Just in case you want to see what a Japanese McDonald’s looks like, here are a couple of pictures (the bold blue links in this paragraph). I know what you’re thinking: What a pathetic American tourist, going to McDonald’s overseas. I couldn’t agree with you more. I hate to see American fast food chains on foreign ground (actually I hate to see them in most places, except when I’m starving on the highway). But I was at this one for a good reason. We were driving two hours to Miyamacho, and our tour guide asked if anyone needed a bathroom break. Of course everyone raised their hands (it must have been all the sake at lunch). You know where we pulled over. And you probably guessed that someone in our group waiting around for the bathroom had to order French fries for everyone to experience. I’m ashamed to say I had one (okay, 20). And they were darn good.
We arrived in Miyamacho (also known as Miyama Town), which is famous for its thatched houses. There are over 250 in this area -- more than any other place in Japan. Miyama means "beautiful mountain,” which is fitting because this place is located in the mountains of the Kyoto Prefecture. Our first stop was to visit an important Japanese architectural heritage site, the village of Kita. It has the biggest concentration of thatched roofs in Miyama: 32 out of 50 houses are thatched. These things are pretty cool, though I wouldn’t want to live in one. The oldest house was built in 1796, so there is plenty of history here. If you want to learn more and see what life is like on the inside stop by The Miyama Kayabuki Art Museum. They’ve got everything from old farming tools to paintings with Miyama themes. Admission is 500 yen ($5).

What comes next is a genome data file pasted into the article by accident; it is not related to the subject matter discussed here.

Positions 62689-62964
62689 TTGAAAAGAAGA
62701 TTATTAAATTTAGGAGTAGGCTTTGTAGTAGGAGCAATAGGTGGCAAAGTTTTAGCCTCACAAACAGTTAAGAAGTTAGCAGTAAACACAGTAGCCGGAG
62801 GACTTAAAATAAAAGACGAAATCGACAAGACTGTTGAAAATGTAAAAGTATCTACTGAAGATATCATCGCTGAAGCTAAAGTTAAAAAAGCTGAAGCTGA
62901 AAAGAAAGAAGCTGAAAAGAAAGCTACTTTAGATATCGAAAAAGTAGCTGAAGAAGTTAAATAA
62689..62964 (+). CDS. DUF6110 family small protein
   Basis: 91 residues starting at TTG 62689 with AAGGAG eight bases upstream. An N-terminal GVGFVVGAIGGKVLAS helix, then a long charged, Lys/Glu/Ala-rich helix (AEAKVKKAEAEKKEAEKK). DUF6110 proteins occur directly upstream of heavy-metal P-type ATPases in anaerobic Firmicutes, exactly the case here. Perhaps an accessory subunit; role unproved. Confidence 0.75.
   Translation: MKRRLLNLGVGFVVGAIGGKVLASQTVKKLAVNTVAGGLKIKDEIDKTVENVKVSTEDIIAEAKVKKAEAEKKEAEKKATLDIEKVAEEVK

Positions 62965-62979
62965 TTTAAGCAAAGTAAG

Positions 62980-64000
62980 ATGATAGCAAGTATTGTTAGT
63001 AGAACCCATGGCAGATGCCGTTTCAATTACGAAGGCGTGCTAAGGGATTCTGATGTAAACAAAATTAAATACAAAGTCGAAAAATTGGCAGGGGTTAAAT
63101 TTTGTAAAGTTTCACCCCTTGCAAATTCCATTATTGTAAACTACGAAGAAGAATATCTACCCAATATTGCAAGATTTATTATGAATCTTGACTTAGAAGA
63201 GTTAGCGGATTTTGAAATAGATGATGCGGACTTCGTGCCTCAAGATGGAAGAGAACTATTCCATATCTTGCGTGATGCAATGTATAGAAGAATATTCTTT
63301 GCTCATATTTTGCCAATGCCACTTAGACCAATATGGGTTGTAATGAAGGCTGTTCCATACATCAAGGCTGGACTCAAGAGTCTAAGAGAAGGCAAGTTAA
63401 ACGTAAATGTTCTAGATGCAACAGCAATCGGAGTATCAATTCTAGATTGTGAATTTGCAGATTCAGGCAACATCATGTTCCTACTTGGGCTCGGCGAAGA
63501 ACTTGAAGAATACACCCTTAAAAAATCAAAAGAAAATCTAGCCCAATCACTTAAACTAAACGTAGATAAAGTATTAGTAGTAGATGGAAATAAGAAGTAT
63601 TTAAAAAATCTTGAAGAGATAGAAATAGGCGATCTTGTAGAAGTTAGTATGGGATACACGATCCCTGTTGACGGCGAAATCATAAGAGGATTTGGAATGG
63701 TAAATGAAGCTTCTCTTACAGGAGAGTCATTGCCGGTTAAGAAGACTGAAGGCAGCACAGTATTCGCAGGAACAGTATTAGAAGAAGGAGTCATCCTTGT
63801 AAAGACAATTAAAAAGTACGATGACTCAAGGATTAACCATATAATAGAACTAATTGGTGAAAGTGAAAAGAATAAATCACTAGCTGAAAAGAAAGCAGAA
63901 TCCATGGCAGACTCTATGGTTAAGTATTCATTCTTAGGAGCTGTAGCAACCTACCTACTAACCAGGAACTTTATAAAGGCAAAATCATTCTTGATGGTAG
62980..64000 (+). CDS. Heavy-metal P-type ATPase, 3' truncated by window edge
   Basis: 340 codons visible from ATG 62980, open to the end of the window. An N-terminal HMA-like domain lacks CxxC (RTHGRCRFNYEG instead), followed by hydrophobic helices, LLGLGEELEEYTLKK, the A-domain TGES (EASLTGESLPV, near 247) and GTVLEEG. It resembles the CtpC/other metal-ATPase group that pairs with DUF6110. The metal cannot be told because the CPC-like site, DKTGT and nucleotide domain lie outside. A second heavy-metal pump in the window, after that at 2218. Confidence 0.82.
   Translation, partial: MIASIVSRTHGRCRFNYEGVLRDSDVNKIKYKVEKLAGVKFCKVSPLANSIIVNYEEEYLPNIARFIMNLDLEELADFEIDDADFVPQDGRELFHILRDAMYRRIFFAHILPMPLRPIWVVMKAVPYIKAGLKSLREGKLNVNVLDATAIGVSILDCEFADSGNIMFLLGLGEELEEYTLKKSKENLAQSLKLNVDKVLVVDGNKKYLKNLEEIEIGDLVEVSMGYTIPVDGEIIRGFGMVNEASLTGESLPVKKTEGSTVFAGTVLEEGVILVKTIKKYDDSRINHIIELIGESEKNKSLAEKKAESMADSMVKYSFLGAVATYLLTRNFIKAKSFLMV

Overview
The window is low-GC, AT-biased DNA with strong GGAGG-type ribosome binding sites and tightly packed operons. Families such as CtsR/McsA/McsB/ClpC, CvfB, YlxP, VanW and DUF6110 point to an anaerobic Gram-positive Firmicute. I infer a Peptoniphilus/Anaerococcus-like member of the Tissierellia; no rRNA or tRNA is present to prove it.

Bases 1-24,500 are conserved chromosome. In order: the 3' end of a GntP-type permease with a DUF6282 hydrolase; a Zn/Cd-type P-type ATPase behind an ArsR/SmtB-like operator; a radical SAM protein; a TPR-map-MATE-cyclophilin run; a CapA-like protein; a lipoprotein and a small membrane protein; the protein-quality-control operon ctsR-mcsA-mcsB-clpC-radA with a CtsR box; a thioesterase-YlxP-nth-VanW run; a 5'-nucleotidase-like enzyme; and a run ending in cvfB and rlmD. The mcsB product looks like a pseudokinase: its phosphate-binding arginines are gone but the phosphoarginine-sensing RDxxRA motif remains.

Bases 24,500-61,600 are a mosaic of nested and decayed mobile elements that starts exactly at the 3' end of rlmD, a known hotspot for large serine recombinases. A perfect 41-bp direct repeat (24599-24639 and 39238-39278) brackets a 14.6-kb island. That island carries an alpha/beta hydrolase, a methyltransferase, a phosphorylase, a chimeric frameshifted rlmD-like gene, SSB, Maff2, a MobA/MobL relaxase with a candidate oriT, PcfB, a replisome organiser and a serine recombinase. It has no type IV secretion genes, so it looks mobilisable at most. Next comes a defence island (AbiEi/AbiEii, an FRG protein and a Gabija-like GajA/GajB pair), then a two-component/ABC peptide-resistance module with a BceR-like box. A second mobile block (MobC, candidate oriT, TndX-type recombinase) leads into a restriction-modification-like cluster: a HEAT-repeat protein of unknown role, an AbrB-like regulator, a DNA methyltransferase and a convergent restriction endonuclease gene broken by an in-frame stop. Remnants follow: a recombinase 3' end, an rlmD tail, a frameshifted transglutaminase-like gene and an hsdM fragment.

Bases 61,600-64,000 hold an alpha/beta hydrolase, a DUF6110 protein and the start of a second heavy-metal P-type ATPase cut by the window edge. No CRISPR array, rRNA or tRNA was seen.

That night we checked into Hotel Kajikaso. Kajikaso is 1,000 feet in the mountains, alongside the tranquil Yura River. From the outside you would swear you were in Vermont, and inside it looks and feels like a ski lodge. But then you walk into your room. BANG -- another Japanese-style inn! That’s right: a minimalist room with white walls, tatami (straw carpet), a very low table, a couple of pillows to sit on, a TV with bad reception, and a large window. I didn’t even bother asking where the bed was, because I knew it would mysteriously appear after dinner. The rooms here don’t have bathrooms, though I was fortunate to have a sink in my room (most didn’t). Using the facilities required a walk down the hallway, to both a western and Japanese-style toilet (a hole in the ground). Don’t forget to put on your bathroom slippers (in the middle of the night, that’s difficult to remember). Breakfast, dinner (you better like seafood) and use of the hot springs are included in the room rates.